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Home » Sunacrip paralyzes Venezuela’s bitcoin industry

Sunacrip paralyzes Venezuela’s bitcoin industry

Important facts:
  • More than 15 mining operations in Carabobo and Lara states remain offline.

  • Uncertainty rests on the bitcoin industry following the arrest of Joselit Ramírez.

Looking at the circumstances affecting the Bitcoin (BTC) industry operating in Venezuela, some members of the community are concerned that the local environment is as uncertain as it has been in the past.

The arrest for alleged corruption of Joselit Ramírez, former head of the National Superintendence of Cryptoactives and Related Activities (Sunacrip), it has spread to the cryptocurrency sector to the point where it is affecting its operations.

After Ramírez’s departure, Sunacrip was given responsibility for a restructuring committee chaired by Anabel Pereira Fernández, as previously reported by CriptoNoticias.

Based on this reorganization of the body, the new board should have been under the coordination of the Ministry of Economy, Finance and Foreign Trade (MPPEF). ordered to shut down all bitcoin mining farms in the country.

Uncertain prospects for digital mining in Venezuela

“So far they are more than 15 digital mining farms separately operating under a Sunacrip license in the state of Carabobo. It was also ordered to close all farms operating in Lara State,” José Ángel Álvarez, President of the National Association of Cryptocurrencies (Asonacrip), told CriptoNoticias.

The private organization opened a channel for digital miners to voice their views and concerns, which will later be submitted to the new Sunacrip board.

“From Asonacrip we declare that we do not agree with the closure of the digital mining farms ordered by Sunacrip. We have a work plan to prevent the measures taken from affecting us too much,” added Álvarez.

The closure of mining operations has become a shadow that now hangs over the sector. As a matter of fact, There are bitcoin miners who see a bleak outlook for the coming months. Because according to official information, the reorganization of Sunacrip would take about six months, with the possibility of an extension.

“We have 6 months of darkness ahead or more,” said one miner, who preferred to remain anonymous. He worries that farms will have to cover operating costs while they are closed and not producing.

In any case, the pessimism has not spread to the mining sector as a whole, as demonstrated by Kike Miner, who believes that the measure to “shut down mining farms should not last more than 30 days”.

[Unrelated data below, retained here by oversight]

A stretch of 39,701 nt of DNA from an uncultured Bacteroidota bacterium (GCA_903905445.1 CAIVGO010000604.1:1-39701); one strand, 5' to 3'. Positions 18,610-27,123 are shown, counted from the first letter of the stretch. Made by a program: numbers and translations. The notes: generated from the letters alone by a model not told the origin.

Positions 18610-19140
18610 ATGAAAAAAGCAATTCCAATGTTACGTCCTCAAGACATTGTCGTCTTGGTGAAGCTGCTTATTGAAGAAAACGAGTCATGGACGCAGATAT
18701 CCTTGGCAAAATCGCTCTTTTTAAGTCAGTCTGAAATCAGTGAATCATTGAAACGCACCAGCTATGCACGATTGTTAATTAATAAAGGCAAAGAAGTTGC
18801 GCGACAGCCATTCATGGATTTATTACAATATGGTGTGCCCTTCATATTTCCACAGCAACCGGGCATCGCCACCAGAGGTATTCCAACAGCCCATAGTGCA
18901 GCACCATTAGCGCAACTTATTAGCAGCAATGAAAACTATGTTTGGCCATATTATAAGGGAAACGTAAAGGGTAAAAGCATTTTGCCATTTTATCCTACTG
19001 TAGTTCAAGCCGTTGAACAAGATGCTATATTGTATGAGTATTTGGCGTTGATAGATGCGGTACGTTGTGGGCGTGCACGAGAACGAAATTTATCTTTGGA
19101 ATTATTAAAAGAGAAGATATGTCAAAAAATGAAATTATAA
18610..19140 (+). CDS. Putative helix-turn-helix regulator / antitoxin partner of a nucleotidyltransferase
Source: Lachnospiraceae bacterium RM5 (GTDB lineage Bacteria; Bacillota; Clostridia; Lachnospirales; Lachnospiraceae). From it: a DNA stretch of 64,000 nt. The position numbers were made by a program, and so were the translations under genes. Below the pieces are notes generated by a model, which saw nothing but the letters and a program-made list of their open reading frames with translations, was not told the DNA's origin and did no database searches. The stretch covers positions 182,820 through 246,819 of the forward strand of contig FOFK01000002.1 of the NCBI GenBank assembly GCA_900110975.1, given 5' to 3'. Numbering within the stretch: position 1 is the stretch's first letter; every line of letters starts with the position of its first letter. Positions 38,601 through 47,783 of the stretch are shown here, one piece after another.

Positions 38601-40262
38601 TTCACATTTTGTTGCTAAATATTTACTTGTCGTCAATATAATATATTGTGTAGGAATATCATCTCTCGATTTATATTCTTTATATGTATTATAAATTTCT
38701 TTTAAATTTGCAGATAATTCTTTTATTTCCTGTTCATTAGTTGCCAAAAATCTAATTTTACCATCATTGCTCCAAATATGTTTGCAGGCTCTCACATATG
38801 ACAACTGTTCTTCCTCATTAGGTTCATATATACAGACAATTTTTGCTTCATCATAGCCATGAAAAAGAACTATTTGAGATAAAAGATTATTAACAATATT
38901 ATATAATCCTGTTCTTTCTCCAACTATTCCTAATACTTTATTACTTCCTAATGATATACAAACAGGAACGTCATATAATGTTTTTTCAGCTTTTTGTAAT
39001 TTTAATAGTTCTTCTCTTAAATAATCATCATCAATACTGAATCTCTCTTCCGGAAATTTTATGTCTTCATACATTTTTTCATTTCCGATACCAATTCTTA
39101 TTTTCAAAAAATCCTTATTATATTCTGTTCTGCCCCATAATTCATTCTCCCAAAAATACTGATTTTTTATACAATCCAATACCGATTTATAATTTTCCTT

“Some miners have received a statement that doesn’t say how long the farm will be shut down, but warns that ‘an order has been placed to shut it down for now’ and that they cannot do so until a new statement is received comes out turn it on again. Well, how damaging the measure can be to the industry, they told us the shutdown shouldn’t exceed a month. I believe that the MPPEF needs to find a mechanism to speed up Sunacrip’s restructuring and that the miners are not harmed as much.”

Kike Miner, Venezuelan miner.

A slowdown for the Venezuelan cryptocurrency industry

Not only the digital mining industry is affected by the consequences of the arrest of the former Sunacrip boss.

As previously reported by CriptoNoticias, The PetroApp has failed, as it does not process any pending transactions. Furthermore, the platform does not accept deposits in Bolivars, nor does it allow paying for public services through this platform.

So far there has been no official announcement from Sunacrip. CriptoNoticias is waiting for a response to a request for comments sent to this body and to the MPPEF.

On the other hand, the Restructuring Committee would also have ordered the shutdown of bitcoin exchanges and other cryptocurrencies operating under license in Venezuela.

“It is unfortunate and unfair that the entire Venezuelan cryptocurrency industry is caught up in an investigation related to specific events and specific individuals,” said Paulette Nunes, a lawyer specializing in crypto-asset-related issues.

“From a legislative point of view, the Venezuelan cryptocurrency sector should not be surrounded by uncertainty as the Presidential Decree setting out the Sunacrip restructuring is clear. That is, no change to the current regulatory legal framework in the country will be determined. Now, if you decide to make changes to the legislation, you would have to start with the founding decree.

Paulette Nunes, Cryptocurrency Attorney.

A sudden change of direction

The founding decree of the comprehensive system of crypto-assets mentioned by Paulette Nunes stipulates that security agents or Officials who obstruct mining activity can be fined with imprisonment of up to five years. In fact, this punishment is the most severe specified in the document.

This regulation had brought about an important change in the activity of bitcoin mining in Venezuela. From the point of view of several interviewees, this change introduced in the regulation has reduced a wave of device seizures, which in some cases violated fundamental rights.

Now, the environment for cryptocurrencies in Venezuela is uncertain again because, as in the past, there is a sudden drop today Change of direction with the measures ordered by the Sunacrip Restructuring Council.

In this sense, Nunes adds that it would be ideal for the new board to adhere to the regulations already in place and established; or, on the contrary, initiate the legislative process to amend the law.

“It would be right for Sunacrip’s restructuring council to maintain legal certainty, which in the end does not let the uncertainty cloud the panorama. To do this, it must stick to the existing regulations or create new regulations that will replace the previous regulations through appropriate legislative processes,” explained Nunes.

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